Art and Architecture, Author Essays, Interviews, and Excerpts, Literature

By Way of Beginning: Read an Excerpt from “Dark Lens” by Françoise Meltzer

The year 2020 will mark seventy-five years since the Second World War came to an end. In her new book, Dark Lens: Imaging Germany, 1945, Françoise Meltzer draws on her childhood memories of post-war Germany to consider how we construct our memories of war. Analyzing a collection of photographs taken by her mother, Jeanne Dumilieu, Meltzer confronts the ruins, wreckage, and ghosts that the war left behind.

My mother, who was French, had been in the Resistance in Paris during the war. I never learned this from her (I found out from her friends, and by accident, in my late twenties); nor did she speak much about the occupation of Paris. The only thing she talked about was how hungry she and the Parisian population were throughout the war. When I asked her why she had never told me that she was in the Resistance, she retorted with some contained anger, “Today, everybody was in the Resistance. I have nothing to say about it.” But it must be said that this was a particularly tight-lipped genera­tion: my father never spoke of having been in the London Blitzkrieg, nor my uncle of surviving Buchenwald, nor my aunt of having hid­den my mother, and thus having put my aunt’s own life in jeopardy. I found out after my mother’s death that she hid from the Gestapo for six weeks in a cellar. My cousin Jean-Claude, only eight years old in 1943, left for school every day with a package. He was instructed, with no explanation given, to drop the package, without stopping, in the window well of the cellar where (unbeknownst to him) my mother was hiding. He never learned until years later what he had been delivering nor why; it was food and water.

My mother married my father, an American, in 1945. He was in the State Department and serving in France. But upon marrying, he had to leave that country, given that his wife was a French national and thus posed a security risk—she might be a spy. He was thus trans­ferred to Germany. My mother consequently found herself living in Berlin amid a population and in a country that she detested. More­over, State Department rules stipulated that the wives (there were, after all, no State Department husbands then) were not permitted to work. Unhappy at being forbidden to work (she had had a successful career as a business woman in France), she told me that she began taking photographs to keep herself busy, and because the ruins were so portentous a presence, everywhere around her. She also said this: that the entire time she photographed the ruins, she was constantly torn between a feeling of “Serves you right, bastards!” and a pro­found humanitarian response to the suffering of which the ruins were stark witnesses. Photographing the devastation, she said, was completely exhausting, precisely because of these extreme, conflict­ing responses.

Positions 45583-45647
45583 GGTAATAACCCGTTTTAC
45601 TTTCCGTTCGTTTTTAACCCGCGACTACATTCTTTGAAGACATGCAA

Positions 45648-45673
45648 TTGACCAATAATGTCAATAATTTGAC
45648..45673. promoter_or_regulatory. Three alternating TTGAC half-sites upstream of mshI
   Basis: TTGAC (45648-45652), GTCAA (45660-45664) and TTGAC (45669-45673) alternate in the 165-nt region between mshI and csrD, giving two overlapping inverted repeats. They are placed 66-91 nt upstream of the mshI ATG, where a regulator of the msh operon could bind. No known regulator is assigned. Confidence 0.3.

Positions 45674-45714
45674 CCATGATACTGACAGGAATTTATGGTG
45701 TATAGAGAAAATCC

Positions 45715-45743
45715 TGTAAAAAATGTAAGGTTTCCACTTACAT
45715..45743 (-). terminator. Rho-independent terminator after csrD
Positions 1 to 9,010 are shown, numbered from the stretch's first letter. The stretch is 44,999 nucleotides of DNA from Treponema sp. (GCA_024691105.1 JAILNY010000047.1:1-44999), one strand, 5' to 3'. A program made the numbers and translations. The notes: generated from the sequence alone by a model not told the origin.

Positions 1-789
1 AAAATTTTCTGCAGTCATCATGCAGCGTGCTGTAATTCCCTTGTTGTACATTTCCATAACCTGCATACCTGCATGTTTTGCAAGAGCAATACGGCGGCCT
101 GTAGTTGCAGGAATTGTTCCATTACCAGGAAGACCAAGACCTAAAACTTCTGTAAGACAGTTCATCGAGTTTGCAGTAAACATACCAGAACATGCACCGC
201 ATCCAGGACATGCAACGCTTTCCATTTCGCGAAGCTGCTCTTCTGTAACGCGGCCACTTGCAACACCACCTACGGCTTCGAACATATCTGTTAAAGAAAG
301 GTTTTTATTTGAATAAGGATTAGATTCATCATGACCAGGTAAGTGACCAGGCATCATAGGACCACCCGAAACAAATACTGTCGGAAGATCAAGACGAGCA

Though I was born several years after the war, I, too, along with many other German children, grew up playing among the ruins. Like Joel Agee,2 I remember seeing the remnants of staircases, dif­ferent wallpaper for various (and now open) rooms, lighter patches on the wallpaper where a picture had hung, ripped-apart plumbing, hanging wires, and broken pieces of furniture. The ruins were for me an enticing playground, though I remember once seeing a dead man who had hanged himself, with a handwritten sign pinned to his chest. An older boy, who could read, told me it said, “I am hanging here because I could not feed my wife and children.” Another man was removing the dead man’s shoes, and then put them on his own feet. The “playground” could be sinister indeed.